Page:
Prices are down, quality is up, and grocery stores apparently aren’t the terrible places they were this time last year.

That’s according to a new annual survey of shoppers’ satisfaction with their neighborhood supermarkets.

This year’s American Customer Satisfaction Index surveyed more than 12,000 shoppers across the country, asking them to assign scores for store attributes like convenience, quality, courtesy and cost. Each store was then assigned a composite score on a 100-point scale, representing the overall level of customer satisfaction.

And it turns out grocery shoppers are a lot more satisfied than they used to be. Last year’s survey found that, overall, grocery stores registered their lowest customer satisfaction score in more than a decade. This year, scores improved nearly across the board, “aided by falling food prices, higher quality and better service,” the report’s authors found.


One store in particular improved so much, that it now lays claim to having the most satisfied customers of all. The worst performers also improved significantly – but not enough to boost them beyond the bottom of the list of 18 ranked stores:

1. Trader Joe’s (86)
The winner and new champion. Trader Joe’s has always done well in the survey, but it’s always fallen just short of number one. Not this year. It improved several points to overtake a previous favorite. That’s despite the fact that Trader Joe’s isn’t your traditional grocery store – it doesn’t offer the big brands, sales or coupons. But its fan base is passionate, and growing – Trader Joe’s had just 300 stores in 2013, which wasn’t enough to merit a mention by the ACSI at all. Now it has 460 stores – and apparently a permanent place on the list.

2. Publix (84)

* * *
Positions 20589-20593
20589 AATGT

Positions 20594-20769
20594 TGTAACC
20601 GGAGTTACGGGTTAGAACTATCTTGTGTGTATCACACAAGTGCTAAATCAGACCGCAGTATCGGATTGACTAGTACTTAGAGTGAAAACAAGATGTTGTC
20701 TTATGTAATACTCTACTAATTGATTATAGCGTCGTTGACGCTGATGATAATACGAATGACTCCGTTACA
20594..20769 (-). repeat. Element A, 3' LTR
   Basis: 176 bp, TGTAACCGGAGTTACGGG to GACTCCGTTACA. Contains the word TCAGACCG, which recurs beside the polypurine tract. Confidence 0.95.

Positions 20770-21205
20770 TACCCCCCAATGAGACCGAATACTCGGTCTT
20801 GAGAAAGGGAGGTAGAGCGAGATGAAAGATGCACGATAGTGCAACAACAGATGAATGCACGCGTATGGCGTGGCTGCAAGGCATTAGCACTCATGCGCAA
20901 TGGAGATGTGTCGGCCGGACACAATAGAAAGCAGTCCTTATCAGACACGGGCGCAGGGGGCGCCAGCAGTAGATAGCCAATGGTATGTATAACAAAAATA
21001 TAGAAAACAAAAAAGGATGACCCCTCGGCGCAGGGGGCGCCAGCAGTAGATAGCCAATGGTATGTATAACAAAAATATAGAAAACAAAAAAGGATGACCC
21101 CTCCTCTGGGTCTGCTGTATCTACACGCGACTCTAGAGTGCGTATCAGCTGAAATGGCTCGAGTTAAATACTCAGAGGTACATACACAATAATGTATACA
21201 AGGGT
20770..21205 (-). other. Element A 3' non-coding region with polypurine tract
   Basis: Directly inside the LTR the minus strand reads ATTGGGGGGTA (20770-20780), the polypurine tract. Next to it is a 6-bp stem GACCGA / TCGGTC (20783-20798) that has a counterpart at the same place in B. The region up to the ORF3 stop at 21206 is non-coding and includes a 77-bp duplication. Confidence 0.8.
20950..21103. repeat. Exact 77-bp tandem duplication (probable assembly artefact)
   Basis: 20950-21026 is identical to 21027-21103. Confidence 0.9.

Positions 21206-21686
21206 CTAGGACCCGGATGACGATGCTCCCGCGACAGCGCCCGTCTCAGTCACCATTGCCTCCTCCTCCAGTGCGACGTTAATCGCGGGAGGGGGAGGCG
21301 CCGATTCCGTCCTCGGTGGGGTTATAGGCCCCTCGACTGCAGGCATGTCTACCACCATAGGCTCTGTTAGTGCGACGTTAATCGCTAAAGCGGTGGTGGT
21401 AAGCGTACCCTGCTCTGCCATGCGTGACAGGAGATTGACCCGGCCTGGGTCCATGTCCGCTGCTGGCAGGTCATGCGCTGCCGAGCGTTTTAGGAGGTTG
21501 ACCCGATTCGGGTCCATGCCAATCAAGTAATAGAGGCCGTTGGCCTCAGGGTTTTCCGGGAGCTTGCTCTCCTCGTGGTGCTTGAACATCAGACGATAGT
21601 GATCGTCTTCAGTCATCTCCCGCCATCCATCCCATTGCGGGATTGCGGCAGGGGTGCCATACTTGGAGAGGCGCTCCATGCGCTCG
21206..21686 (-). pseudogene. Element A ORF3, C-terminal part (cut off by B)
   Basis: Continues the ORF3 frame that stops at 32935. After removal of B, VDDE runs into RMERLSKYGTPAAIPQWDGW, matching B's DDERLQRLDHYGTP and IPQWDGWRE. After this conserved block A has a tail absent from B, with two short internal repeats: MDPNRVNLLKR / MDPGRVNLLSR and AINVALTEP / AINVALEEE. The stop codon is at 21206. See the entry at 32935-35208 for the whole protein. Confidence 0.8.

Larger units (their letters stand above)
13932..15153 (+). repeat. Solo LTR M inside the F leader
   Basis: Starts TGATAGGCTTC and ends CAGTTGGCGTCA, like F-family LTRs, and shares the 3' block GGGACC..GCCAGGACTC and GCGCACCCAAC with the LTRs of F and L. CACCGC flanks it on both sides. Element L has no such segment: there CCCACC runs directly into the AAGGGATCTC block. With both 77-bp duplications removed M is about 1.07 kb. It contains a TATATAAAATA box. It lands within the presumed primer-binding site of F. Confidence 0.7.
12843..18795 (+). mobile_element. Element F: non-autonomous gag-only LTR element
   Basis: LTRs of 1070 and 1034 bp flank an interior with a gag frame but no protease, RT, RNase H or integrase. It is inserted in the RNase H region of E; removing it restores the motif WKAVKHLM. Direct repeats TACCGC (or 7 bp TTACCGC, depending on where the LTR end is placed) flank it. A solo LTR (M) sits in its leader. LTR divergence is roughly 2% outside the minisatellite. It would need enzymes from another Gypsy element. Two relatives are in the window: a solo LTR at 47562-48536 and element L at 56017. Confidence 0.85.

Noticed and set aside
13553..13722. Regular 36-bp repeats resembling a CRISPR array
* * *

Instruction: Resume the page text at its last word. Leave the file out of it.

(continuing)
Publix no longer has a lock on the top spot, where it resided for an astonishing 19 years. That was partly by default, because most of the other current favorites weren’t even measured for most of those years. But second place isn’t shabby. Fans of double coupons aren’t particularly pleased with Publix these days, but the retailer no doubt hopes that by the time next year’s survey rolls around, they’ll be over it.

3. ALDI/H-E-B/Wegmans (tie, 83)
Wegmans was number one in customer satisfaction last year. Now, it has to share third place with a couple of capitalized competitors, ALDI and H-E-B. Wegmans was actually the only grocery store to slip in the rankings from last year. Could it be growing pains? Wegmans is expanding southward, as it plans its first stores in North Carolina, far from its upstate New York base. But then ALDI expanded all the way to California this past year and, based on its rise up the rankings, seems to be doing just fine.

6. Whole Foods (81)
About the only thing looking up for Whole Foods these days, is its ranking in the ACSI survey. After plummeting to a score of 73 last year, it’s back up to a respectable 81. But Whole Foods continues to lose customers to competitors – and shoppers can’t be satisfied if they don’t show up.

7. Hy-Vee/Kroger/ShopRite/All others (tie, 79)
Is it something of a backhanded compliment to be tied with “other”? We’re entering middle-of-the-road territory, where the stores are neither great nor terrible. Hy-Vee, Kroger and ShopRite find themselves ranked alongside all other grocery stores that were too small to be listed separately.

11. Meijer/Target (tie, 78)